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More Strikes in France Next Week

December 7, 2007 on 7:31 am | In France, strikes, travel warnings | Comments Off

 

A 36-hour strike conducted by several rail unions will start Tuesday evening  next week (December 11, 2007). On Wednesday bus and subway workers in Paris plan to join the strike. 

Although no on is sure how many will join the strike, it is expected to hinder rail traffic througout the country.  The action by the Paris bus and subway workers will paralyze traffic in the City of Light on Wednesday.

The Strikes in France Ebb and Flow

November 20, 2007 on 3:37 pm | In France, Uncategorized, country travel information, personal travel, strikes, travel warnings | Comments Off

The rail strike in France worsened this week, but negotiations begin tomorrow and that  may lead to the end of the rail problem.  Unfortunately, many of the French civil service workers went on strike today and this group included air traffic controllers.  Numerous flights have been cancelled in both of airports serving Paris. 

Bad news continues for air travelers as the main pilots union in France has called from a strike from Saturday through Tuesday.  For tourists, it continues to be a difficult time to travel in France.  See this article in the Herald Tribune for all the messy details.

Rail Strike Continues in France

November 18, 2007 on 1:54 pm | In France, Uncategorized, country travel information, personal travel, strikes, travel news, travel warnings | Comments Off


Well, it is not pleasant but fairly predictable that the transportation unions in France decided to extend their strike to Monday, November 19th and perhaps beyond.  There is a negotiation session scheduled for Wednesday and some hope has been extended that the strike will end before then.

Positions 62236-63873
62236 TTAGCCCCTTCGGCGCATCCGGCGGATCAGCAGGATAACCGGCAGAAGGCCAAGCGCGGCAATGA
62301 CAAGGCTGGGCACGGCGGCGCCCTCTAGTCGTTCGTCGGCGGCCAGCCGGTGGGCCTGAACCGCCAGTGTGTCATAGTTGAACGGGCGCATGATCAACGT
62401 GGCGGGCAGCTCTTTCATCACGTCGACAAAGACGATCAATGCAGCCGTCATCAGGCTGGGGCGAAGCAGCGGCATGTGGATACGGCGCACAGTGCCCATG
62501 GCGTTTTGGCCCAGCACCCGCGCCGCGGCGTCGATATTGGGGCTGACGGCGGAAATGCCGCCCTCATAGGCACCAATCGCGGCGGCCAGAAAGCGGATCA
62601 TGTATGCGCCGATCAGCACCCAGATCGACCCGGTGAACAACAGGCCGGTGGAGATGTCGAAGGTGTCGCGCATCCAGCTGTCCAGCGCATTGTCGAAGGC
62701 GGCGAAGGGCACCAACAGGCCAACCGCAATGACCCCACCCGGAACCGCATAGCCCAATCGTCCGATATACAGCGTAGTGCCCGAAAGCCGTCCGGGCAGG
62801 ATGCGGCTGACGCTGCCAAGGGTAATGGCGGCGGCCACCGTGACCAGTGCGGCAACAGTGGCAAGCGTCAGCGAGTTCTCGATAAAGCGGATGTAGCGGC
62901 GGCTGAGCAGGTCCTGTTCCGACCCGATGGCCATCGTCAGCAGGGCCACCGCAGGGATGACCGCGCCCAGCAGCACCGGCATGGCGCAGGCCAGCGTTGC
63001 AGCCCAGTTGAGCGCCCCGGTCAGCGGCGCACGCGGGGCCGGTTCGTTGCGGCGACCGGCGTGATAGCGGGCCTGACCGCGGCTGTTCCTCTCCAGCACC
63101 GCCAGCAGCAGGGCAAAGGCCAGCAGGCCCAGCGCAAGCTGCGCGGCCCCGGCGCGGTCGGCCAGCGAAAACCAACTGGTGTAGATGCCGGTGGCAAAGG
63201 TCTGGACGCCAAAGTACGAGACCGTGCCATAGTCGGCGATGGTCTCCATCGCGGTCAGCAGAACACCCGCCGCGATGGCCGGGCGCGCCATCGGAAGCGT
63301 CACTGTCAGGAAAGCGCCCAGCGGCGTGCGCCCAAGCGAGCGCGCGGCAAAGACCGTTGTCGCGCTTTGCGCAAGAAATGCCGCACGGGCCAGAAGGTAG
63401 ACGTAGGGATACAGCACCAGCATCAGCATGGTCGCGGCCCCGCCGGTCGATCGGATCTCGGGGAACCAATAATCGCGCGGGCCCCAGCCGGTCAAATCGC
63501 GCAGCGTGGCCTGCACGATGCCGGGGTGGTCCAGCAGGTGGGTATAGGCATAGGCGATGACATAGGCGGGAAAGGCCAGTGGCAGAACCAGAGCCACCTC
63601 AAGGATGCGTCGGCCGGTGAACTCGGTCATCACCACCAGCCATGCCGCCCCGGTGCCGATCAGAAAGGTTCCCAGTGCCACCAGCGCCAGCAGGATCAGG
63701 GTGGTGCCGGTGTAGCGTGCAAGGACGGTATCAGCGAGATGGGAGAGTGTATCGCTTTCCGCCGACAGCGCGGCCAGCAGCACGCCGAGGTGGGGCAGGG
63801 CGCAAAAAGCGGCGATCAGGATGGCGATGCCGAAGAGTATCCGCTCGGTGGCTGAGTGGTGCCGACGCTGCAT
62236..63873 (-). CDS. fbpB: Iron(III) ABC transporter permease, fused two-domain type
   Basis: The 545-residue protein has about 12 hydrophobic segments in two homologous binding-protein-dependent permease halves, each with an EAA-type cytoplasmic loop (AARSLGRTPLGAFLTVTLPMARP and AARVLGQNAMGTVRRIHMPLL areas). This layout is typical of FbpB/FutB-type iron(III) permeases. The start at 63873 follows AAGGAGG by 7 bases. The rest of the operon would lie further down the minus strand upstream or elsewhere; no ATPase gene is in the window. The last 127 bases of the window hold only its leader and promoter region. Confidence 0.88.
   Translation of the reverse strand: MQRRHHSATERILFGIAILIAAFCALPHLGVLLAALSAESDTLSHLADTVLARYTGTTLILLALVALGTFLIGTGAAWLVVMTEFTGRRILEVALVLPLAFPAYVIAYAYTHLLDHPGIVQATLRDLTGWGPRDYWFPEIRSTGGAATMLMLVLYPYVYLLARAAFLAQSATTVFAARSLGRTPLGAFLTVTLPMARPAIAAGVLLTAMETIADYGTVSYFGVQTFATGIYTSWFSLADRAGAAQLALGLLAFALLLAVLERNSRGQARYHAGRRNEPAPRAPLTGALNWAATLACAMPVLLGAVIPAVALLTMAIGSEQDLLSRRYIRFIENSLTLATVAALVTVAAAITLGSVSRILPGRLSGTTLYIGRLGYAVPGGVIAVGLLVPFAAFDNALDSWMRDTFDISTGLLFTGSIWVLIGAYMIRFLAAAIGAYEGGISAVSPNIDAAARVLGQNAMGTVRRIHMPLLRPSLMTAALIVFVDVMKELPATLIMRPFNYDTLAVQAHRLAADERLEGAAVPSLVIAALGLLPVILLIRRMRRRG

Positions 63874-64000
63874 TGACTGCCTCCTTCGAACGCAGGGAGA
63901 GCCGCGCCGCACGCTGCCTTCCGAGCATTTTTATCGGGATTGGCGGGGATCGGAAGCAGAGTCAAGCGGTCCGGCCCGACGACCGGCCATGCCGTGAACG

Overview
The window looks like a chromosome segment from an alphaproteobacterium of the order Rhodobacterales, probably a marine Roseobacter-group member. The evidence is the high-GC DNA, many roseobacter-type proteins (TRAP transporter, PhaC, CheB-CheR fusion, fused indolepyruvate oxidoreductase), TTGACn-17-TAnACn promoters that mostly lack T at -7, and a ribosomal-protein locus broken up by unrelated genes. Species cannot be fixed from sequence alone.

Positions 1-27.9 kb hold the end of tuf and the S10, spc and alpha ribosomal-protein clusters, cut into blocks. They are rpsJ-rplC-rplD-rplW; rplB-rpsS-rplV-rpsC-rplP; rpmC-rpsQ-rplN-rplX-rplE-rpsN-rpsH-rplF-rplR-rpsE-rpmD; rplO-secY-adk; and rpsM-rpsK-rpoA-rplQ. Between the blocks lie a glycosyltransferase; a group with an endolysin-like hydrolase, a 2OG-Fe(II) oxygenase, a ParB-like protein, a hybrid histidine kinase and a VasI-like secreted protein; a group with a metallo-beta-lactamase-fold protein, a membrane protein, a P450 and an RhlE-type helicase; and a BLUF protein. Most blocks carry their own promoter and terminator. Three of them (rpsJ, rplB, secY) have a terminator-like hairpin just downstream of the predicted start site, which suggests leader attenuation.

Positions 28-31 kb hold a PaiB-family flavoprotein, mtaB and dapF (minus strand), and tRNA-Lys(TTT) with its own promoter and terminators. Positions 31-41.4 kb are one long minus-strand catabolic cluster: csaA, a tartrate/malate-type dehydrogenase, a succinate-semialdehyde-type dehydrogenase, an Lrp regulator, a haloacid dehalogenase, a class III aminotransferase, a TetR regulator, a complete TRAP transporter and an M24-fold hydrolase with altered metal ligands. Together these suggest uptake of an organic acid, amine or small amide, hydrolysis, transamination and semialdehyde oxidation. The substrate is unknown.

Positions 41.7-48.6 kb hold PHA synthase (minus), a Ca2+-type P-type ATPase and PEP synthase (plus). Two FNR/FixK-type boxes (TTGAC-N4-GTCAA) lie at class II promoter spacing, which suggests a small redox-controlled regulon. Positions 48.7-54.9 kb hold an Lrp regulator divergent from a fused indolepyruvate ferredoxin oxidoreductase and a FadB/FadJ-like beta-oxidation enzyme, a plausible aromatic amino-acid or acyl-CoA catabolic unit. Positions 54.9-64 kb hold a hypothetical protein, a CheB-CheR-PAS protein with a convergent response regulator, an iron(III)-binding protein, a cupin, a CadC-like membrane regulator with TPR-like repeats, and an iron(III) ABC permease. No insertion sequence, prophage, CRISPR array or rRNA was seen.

As it now stands, there is little rail traffiic, the Paris Metro has some closed lines and around half of the buses in the city are running.  Officials hope to have half of the TGV lines running Monday, but you should call ahead to determine which lines and their schedule.

 

France Strike-Bound

November 14, 2007 on 9:41 am | In France, strikes, travel news, travel warnings | Comments Off


The strikes we described in our last blog are now rolling out.  Rail services and energy production were severely disrupted in France today and it is possible that the panoply of strikes will continue through tomorrow and, perhaps, Friday.

Less than 25% of the country’s trains were running today, although more TGVs are operating than any other service (helping out the tourist a bit).  For more information see this article from the BBC.

November is shaping up as strike time in France

November 2, 2007 on 9:16 am | In France, Uncategorized, country travel information, personal travel, strikes, travel news, travel warnings | 7 Comments

President Nicholas Sarkozy of France has been trying to invigorate the country’s economy by changing the country’s generous pension programs.  His actions, however, have been met by adverse reactions, including strikes.  More are coming this month in the rail and energy areas.  If you are planning November travel in France see this article in Expatica for more information.